You may have a friend or co-worker who has a peanut allergy, or your child's school may have a ban on peanut butter and jelly sandwiches. What's the big deal about a peanut? It may sound simple, but peanut and other severe allergies can cause an emergency trip to the ER-- or even death.
According to the Centers for Disease Control and Prevention, over 50 million Americans have allergies. Around 200,000 a year will experience a severe allergic reaction as a result of foods, insect stings or even medications. Commonly known as anaphylaxis, or anaphylactic shock, these types of allergic reactions can be life threatening.
What is an allergic reaction?
An allergic reaction is your body's way of protecting you from foreign substances called allergens. Common allergens that can lead to anaphylaxis include peanuts, shellfish, antibiotics, and some insect bites or stings. In response to these foreign invaders, your immune system produces antibodies that attack allergens. While some people may have no trouble at all, others experience a strong immune response to certain allergens. In severe cases, the very same reaction meant to keep you safe can actually cause you harm.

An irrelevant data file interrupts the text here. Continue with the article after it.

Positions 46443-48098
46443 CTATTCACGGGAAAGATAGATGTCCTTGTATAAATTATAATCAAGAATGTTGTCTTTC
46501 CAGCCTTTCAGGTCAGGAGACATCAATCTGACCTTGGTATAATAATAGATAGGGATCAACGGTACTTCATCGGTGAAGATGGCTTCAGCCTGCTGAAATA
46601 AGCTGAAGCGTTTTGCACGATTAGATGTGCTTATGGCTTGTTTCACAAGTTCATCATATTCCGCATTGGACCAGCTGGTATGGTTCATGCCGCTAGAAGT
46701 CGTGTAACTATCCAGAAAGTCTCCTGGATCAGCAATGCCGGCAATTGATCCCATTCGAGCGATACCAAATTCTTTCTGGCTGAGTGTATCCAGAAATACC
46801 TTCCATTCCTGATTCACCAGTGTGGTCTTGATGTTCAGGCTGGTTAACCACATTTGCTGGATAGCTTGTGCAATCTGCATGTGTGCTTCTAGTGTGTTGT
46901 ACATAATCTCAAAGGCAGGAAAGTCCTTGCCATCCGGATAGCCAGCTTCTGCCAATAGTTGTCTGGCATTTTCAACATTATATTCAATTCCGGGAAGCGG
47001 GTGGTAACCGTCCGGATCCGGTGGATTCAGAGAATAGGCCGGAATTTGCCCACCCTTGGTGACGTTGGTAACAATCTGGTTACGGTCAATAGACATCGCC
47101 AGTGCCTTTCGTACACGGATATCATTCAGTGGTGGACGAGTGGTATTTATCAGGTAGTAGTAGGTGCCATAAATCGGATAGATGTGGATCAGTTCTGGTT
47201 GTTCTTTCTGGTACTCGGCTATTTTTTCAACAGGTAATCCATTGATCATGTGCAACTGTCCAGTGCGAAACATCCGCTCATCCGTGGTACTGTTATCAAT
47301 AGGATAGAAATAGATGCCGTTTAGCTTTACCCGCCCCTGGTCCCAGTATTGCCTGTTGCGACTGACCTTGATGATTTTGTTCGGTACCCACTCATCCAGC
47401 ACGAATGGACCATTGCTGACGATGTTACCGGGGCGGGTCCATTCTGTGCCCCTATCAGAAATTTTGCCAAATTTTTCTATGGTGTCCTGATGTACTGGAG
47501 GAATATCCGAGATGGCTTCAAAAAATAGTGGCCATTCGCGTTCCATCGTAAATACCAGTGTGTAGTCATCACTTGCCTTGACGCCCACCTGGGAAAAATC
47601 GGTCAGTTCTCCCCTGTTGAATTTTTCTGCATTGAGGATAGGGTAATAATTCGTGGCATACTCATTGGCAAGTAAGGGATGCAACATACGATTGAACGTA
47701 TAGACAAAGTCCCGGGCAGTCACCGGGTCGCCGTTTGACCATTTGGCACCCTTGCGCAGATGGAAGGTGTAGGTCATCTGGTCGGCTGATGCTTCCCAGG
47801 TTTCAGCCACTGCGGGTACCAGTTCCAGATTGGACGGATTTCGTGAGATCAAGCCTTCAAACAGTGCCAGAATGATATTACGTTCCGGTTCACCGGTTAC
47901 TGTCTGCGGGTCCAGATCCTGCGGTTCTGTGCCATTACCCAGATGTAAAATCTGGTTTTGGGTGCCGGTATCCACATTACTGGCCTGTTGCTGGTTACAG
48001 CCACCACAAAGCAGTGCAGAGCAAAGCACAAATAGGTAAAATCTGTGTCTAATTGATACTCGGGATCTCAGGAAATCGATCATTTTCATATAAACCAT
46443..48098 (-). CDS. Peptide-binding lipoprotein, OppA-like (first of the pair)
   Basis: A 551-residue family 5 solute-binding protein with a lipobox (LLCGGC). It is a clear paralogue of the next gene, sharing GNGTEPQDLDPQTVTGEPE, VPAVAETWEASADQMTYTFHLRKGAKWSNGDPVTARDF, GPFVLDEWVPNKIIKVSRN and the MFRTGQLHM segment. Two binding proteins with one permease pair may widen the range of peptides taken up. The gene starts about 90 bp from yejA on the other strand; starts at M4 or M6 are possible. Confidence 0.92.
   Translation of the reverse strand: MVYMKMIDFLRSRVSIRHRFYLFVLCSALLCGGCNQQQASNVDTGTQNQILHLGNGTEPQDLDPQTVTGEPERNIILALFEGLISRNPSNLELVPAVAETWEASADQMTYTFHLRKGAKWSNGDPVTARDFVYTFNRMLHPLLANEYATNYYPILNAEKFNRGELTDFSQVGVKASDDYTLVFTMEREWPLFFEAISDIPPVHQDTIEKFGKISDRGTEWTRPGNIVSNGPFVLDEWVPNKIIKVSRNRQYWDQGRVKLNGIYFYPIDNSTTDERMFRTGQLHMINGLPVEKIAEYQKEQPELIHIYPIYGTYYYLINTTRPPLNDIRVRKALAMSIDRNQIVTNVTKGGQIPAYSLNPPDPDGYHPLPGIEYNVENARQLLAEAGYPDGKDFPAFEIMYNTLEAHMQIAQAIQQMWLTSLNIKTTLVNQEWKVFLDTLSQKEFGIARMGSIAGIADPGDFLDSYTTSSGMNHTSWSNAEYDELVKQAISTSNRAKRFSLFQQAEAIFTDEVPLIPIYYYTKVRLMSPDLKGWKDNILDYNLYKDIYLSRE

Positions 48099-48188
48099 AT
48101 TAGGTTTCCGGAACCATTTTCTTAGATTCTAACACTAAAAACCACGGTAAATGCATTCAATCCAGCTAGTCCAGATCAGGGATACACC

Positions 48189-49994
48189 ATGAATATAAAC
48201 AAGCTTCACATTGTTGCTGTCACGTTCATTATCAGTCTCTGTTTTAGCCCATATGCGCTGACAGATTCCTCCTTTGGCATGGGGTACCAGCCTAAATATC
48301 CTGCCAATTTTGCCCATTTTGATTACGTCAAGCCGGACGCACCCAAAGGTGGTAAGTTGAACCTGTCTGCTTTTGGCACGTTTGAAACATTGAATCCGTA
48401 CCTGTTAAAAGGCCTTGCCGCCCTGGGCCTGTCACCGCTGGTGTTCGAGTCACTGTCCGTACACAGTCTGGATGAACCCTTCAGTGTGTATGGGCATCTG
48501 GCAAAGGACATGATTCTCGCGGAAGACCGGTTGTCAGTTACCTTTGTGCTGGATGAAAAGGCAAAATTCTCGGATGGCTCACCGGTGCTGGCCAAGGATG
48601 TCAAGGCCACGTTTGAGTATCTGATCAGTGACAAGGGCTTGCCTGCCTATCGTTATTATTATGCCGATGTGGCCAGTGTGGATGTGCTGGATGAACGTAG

What is anaphylactic shock?
Not everyone who has allergies will experience anaphylactic shock, or anaphylaxis. Anaphylaxis is the most serious allergic reaction a person can have and may begin with a minor allergic reaction the first time a person is exposed to an allergen. To prepare for another allergen encounter, the immune system builds more antibodies over time and results in a more severe reaction.
The onset of anaphylaxis happens within minutes of coming into contact with an allergen and affects the entire body. Symptoms include nausea, dizziness, shortness of breath, difficulty swallowing, low blood pressure, swelling, hives, itching and a rash.
What treatment options are available?
While steroids and antihistamines may help treat non-life-threatening allergic reactions, epinephrine, also known as adrenaline, treats severe allergic reactions in emergency situations. If you have a severe allergy, your doctor can prescribe an EpiPen®, which is epinephrine in the form of an auto-injector. While an epinephrine injector may stop an allergic reaction, you should still go the ER to avoid the risk of a secondary reaction, which can occur eight or more hours later. Ask your doctor if an epinephrine injector is right for you, and use a practice injector if your doctor prescribes an EpiPen®.
If you or someone you know experiences symptoms of anaphylactic shock, take the situation seriously and call 911 right away.